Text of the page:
We have racial stereotypes in our real world and so too in our fantasy settings: gruff Dwarfs, barbaric Orcs, flighty Elves etc. Why not flip some of these? Why not have a powerful, peaceful nation be made up of Orcs? For me, I’m going to enjoy my feral, cannibal half-elves! I know my players will too….

Sunday Musings. Projects in the queue and the Monster Squad!

I hope everyone had a great Thanksgiving! (here in the USA).  We are winding down another year at Rolemasterblog so maybe Peter will do a “Year in Review”? We have lot’s of ongoing projects and some cool stuff planned for 2018. Personally, I have so many irons in the fire it’s feeling a bit overwhelming! I thought I would do a quick overview from my persective:

  1. Back in April we started a challenge to write 50 Adventures and publish them over 50 weeks. Now we are heading into our 5th week! These are short adventure hooks, place, ideas or small layouts you can drop into a campaign etc. You can find the latest HERE with links to the others already published.
  2. Legends of Shadow World (LoSW). Along with the 50 in 50, I decided I wanted to design a high level adventure for Rolemaster; both as a challenge and to really test the system and rules. Ultimately, I ended up with a 5 part tourney series using 40th to 50th lvl PC’s. The first Chapter can be found HERE, and the second chapter The Temples of Muartaar will be available shortly.
  3. BASiL. My rewrite of Spell Law has turned into a beast–I was fine tuning spell lists and ended up adding over 3 dozen more lists in the last few months. I think I am almost at 250 total spell lists with 25 or 30 that are Shadow World specific. The individual spell count is just over 6500 spells with a lot less duplication that the original Spell Law. My hope is to publish these under a generic d100 format: either by individual lists, groups or realm.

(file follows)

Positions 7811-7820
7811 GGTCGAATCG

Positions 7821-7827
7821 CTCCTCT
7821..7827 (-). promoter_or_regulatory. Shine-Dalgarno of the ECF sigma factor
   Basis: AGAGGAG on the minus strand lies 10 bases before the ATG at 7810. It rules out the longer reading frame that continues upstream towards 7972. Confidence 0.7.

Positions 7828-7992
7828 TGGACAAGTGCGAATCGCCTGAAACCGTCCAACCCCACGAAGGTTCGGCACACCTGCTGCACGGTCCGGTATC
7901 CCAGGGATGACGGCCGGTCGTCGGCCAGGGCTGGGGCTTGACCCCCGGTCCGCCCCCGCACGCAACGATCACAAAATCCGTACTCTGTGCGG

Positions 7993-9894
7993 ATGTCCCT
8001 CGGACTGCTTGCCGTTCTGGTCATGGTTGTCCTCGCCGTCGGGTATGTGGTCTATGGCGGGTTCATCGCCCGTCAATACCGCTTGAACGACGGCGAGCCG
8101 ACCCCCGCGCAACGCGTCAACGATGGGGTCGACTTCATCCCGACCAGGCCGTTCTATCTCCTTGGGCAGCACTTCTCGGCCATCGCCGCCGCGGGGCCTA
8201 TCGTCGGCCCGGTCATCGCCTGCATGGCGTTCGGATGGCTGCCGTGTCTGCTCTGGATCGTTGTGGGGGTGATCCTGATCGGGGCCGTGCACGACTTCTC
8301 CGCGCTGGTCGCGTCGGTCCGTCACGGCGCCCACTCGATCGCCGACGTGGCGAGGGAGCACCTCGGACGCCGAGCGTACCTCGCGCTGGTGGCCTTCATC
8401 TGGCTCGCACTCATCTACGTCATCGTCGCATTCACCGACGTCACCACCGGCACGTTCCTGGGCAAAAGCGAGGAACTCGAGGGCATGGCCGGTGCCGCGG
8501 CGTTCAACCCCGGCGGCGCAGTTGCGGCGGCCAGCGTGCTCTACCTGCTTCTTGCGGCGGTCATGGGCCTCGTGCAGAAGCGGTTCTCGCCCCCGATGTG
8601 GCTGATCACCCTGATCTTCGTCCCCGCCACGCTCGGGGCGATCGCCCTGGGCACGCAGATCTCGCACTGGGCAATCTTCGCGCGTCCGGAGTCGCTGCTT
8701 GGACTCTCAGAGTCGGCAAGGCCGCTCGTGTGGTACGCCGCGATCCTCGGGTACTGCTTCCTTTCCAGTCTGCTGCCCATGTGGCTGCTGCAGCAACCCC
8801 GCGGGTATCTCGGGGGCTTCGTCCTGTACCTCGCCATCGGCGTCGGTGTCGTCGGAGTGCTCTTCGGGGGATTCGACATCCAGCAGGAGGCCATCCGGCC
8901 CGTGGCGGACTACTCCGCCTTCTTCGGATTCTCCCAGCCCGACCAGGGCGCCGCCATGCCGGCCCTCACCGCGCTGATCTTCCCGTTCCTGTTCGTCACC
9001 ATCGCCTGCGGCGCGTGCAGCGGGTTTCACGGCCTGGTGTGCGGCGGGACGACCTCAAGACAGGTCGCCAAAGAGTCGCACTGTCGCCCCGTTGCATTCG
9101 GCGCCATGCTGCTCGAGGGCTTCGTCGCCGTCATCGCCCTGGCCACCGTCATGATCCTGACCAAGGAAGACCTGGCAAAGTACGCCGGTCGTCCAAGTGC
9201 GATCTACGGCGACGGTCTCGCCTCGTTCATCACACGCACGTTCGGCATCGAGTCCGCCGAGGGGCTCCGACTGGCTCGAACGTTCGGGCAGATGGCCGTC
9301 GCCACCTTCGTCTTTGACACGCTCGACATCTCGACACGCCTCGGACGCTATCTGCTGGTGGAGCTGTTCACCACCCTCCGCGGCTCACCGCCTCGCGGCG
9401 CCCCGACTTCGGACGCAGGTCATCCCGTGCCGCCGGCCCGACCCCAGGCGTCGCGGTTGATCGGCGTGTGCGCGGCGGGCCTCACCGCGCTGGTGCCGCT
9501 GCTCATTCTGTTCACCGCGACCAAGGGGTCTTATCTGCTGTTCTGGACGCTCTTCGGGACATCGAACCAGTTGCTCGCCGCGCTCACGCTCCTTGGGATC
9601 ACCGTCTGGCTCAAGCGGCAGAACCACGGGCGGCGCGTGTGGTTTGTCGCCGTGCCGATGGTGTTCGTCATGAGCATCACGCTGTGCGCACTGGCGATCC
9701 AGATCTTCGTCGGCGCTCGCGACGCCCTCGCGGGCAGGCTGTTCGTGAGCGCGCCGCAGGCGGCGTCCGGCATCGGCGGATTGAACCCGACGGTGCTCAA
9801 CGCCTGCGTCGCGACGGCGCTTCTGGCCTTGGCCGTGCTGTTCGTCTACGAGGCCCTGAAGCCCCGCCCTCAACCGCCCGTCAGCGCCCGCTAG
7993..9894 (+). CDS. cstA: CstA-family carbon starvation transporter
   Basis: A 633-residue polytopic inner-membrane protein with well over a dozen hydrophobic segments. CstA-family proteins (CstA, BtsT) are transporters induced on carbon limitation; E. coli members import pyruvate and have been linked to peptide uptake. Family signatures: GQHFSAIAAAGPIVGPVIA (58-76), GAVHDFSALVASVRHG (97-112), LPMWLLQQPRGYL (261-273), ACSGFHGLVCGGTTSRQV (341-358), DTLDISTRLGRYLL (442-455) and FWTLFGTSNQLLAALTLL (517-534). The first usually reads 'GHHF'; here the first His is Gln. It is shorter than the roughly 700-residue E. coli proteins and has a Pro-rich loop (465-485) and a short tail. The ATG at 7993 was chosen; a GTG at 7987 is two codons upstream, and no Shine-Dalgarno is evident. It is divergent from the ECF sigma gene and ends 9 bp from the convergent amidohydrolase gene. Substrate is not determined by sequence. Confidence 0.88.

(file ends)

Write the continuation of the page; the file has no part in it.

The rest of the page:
4. The Book of the Pales. I have this 85% done, but started working on a few other things. I’m hoping some downtime over the holidays will let me finish this sooner. I’m enjoying this work–it greatly expands upon the Pales in Shadow World, establishes some rules for adventuring, adds new creatures and explains some underpinnings of the world to support assumptions in Summoning/Gate spells. Interestingly, this has led to a broadening of the work into the more alien, non-physical realms like the Outer Void.
  5. SWARM. I’m debating whether I should bother uploading my SWARM ruleset–either as alternative rules for RM or as a generic d100 book.  Rules are so arbitrary and every GM has their favorites, I’m not sure this would appealing to anyone and adventure content and new spell lists might be more useful than my  rules.
  6. LEGENDARY SERIES: Monster Squad! So my new project after LoSW is a series of adventures using a pre-generated group of…MONSTERS!!!! (btw: isn’t a monster just a point of view?) . A recent post on the forums HERE along with several posts Peter and I did has had me thinking about a adventure group made up of traditional “monsters”. I’ve always like to subvert tropes in my games, and the premise of flipping the players perspectives to that of traditional foes is very appealing. This follows with the recent tradition of a band of anti-heroes like Suicide Squad or League of Extraordinary Gentlemen.

The original Monster Squad would make for a great classic adventure–I’m going to write that and post it next October for Halloween. This would include:

  • Dracula (Vampire)
  • Mummy (Egyptian Pharaoh)
  • Creature from the Black Lagoon (Lizard or Merman)
  • Frankenstein (Flesh Golem)
  • Wolfman (Were Creature)

Unlike the movie, this adventure would have the creatures as pre-gen PC’s. I’ve got a great outline for an adventure that would be around 15th to 20th lvl and 3 ideas for plots and foes. What possible enemy or situation would force this group to band together…and save the WORLD?!!

A couple of ideas I’m tossing around for a Monster Squad set in Shadow World:

  • Demons. Erickson uses Demons as NPC’s in his Malazan series and in fact, has some chapters written from a Demon’s perspective. (he was magically wrenched from his farm and found himself in the middle of a battle)!!! I already discussed Neng, but how cool would it be to have a Pale III or IV as a PC?
  • Undead. Playing a vampire is obvious..and cool..but how about a Wraith or Lich?
  • Fey. I’ll write the adventures for Shadow World, so throwing in a Dryad or other Fey might be interesting.